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  Functional test of a 12 stages Counter       Footer     

Study of a 12 stages CD4040 Counter and a 74LS245 Bidirectional Buffer :


To carry out the experiments planned in this practice, you will need to use the following equipment :

1 integrated circuit MM 74C163

1 integrated circuit MM 74C193

1 integrated circuit MM 74C02

1 integrated circuit HM 6116P-4

1 integrated circuit 74LS245

1 integrated circuit CD4040


In this experiment, the integrated circuit 74LS245 will be used, it contains eight bidirectional buffers TRI-STATE, as shown in the diagram of Figure 14.


At terminals 2, 3, 4, 5, 6, 7, 8 and 9 can be connected eight lines from A1 to A8, and eight others can be connected to pins 18, 17, 16, 15, 14, 13, 12 and 11 from B1 to B8.

The data can be transmitted from A to B or from B to A depending on the state of the command applied to the "DIR" pin (abbreviation of direction) when the ENABLE command entry G_barre.gif is at the low level.

When the entry ENABLE G_barre.gif is high, the passage of the data is prohibited in both directions, because all the buffers internal to the integrated circuit are in the state "high impedance", which is equivalent to say that the outputs from these are disconnected from the bus.

You can notice the sign represented inside each buffer ; it indicates that the buffers used comprise a fitness circuit Schmitt trigger type.

You can see Figure 15, the internal configuration of the circuit for only one of the eight channels A to B or vice versa ; we will use this diagram later to understand the circuit and establish the operating table during the experiment.


Finally, note that the 74LS245 circuit is a T.T.L. and for this reason, it must be powered with a stable voltage of 5 V. Higher voltage could damage it.


a) Remove from the contact matrix all the connections and components related to the last experiment.

b) Ensure the correct position of the Digilab on-off switch. It must be in the OFF position when connected to the mains.

c) Insert the 74LS245 Integrated Circuit into the matrix in the position shown in Figure 16-a. Then make the necessary connections.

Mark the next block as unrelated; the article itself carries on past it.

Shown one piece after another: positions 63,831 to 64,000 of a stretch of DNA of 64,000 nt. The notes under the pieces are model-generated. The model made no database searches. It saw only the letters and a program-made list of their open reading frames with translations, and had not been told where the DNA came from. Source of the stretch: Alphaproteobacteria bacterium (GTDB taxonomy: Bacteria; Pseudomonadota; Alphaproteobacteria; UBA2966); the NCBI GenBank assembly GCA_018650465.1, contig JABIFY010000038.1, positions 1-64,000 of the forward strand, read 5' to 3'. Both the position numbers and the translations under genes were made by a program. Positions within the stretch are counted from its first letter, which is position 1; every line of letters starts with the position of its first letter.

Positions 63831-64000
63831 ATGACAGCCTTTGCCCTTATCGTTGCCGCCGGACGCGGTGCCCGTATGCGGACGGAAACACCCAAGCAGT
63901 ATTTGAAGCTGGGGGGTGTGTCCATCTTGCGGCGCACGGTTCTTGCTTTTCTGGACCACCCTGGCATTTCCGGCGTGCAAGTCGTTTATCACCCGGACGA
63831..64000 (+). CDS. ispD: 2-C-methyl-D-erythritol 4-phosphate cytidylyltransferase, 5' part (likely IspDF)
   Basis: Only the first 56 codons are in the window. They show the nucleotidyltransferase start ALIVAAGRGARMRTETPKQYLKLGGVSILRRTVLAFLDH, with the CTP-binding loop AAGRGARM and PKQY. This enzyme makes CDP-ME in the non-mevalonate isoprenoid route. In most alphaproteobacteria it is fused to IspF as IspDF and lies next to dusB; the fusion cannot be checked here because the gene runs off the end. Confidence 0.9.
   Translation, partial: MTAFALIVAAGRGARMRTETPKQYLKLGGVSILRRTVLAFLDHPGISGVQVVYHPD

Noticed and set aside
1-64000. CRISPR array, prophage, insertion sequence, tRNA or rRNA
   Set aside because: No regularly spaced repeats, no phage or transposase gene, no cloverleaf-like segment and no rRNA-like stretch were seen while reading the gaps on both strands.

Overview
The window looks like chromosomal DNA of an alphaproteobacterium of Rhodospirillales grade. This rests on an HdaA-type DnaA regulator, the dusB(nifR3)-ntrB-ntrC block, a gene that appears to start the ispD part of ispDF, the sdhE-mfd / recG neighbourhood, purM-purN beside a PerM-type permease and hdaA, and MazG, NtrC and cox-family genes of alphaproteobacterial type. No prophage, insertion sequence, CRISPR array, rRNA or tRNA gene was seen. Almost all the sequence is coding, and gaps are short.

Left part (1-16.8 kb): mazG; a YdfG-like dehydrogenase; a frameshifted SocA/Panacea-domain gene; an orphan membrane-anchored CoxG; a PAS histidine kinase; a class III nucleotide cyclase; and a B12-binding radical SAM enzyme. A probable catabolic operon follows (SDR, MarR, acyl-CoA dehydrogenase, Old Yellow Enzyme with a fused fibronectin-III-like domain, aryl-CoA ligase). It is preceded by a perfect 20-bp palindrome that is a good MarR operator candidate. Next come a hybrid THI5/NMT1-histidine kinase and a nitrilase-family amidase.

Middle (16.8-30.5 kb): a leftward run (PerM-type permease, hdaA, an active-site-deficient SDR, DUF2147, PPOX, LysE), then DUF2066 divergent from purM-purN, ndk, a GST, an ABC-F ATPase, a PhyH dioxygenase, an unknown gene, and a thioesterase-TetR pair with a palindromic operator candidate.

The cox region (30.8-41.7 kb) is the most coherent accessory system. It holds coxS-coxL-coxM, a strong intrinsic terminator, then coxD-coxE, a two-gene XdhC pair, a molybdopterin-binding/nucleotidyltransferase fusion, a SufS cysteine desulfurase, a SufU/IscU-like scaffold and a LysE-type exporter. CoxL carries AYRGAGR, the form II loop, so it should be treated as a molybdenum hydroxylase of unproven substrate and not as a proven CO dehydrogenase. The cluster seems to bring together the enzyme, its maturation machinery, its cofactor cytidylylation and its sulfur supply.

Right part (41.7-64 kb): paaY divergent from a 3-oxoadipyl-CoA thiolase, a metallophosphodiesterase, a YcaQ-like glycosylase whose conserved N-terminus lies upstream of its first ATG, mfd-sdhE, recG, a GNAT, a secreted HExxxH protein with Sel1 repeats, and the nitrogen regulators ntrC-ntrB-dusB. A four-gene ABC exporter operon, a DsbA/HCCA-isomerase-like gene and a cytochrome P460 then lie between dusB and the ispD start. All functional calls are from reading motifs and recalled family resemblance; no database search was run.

8_buffers_bidirectionnels_TRI-STATE_74LS245.gif Generateur_d_horloge_du_digilab(1).gif

Figure 16-b shows the diagram of the electrical circuit made.



In this first phase, you will check the operation of one of the eight bi-directional buffers of the integrated circuit.

a) Put SW1 on position 0 to validate the circuit and put SW0 on position 1.

b) Switch on the Digilab : L0 and L1 then flash at a rate of 10 Hz. When SW0 is in position 1, the passage of the signal in the direction of A8 to B8 is allowed. This is because the output of the gate 2 of the Figure 15 is high while that of the gate 1 is low thus prohibiting the direction B8 to A8.

c) Put SW1 on position 1 ; in this way, both channels are cut off and the signal does not go in either direction.

Indeed, L0 flashes again, controlled by the signal from CP1 ; on the other hand L1 does not blink anymore. It has a lower brightness than normal.

d) Without changing the other links, connect the output B8 of the buffer (pin 11) with the + : L1 lights up with full intensity.

e) Connect output B8 to ground : L1 goes out. You have thus found that L1 can be controlled independently of the buffer which, not validated, does not intervene.

f) Remove the connection between pin 11 of the buffer and the mass.

g) Turn off the Digilab.

Now reverse the direction of transmission, applying the rectangular signal supplied by CP1 to input B8. Observe what's happening on A8.

h) To do this, remove the connection between pin 9 and contact CP1, then connect pin 11 and contact CP1. Then switch SW1 to the 0 position to validate the circuit again.

i) Set SW0 to 0, thus reversing the direction of transmission from the previous test.

j) Switch on the Digilab ; you see that L1 and L0 are both flashing, the signal goes from B8 to A8. To check if the signal is actually going from B8 to A8, repeat the same procedure as for the previous case.

k) Set SW1 to position 1 : both channels are interrupted, L1 flashes, while L0 remains lit.

l) Connect L0 with the + ; you notice that it lights up.

m) Put L0 to the ground ; it goes out.

You have just checked the two directions of signal transmission between A8 and B8 of one of the eight channels of the integrated circuit. Follow the same procedure for the other seven channels to verify proper operation.

n) Turn off the Digilab.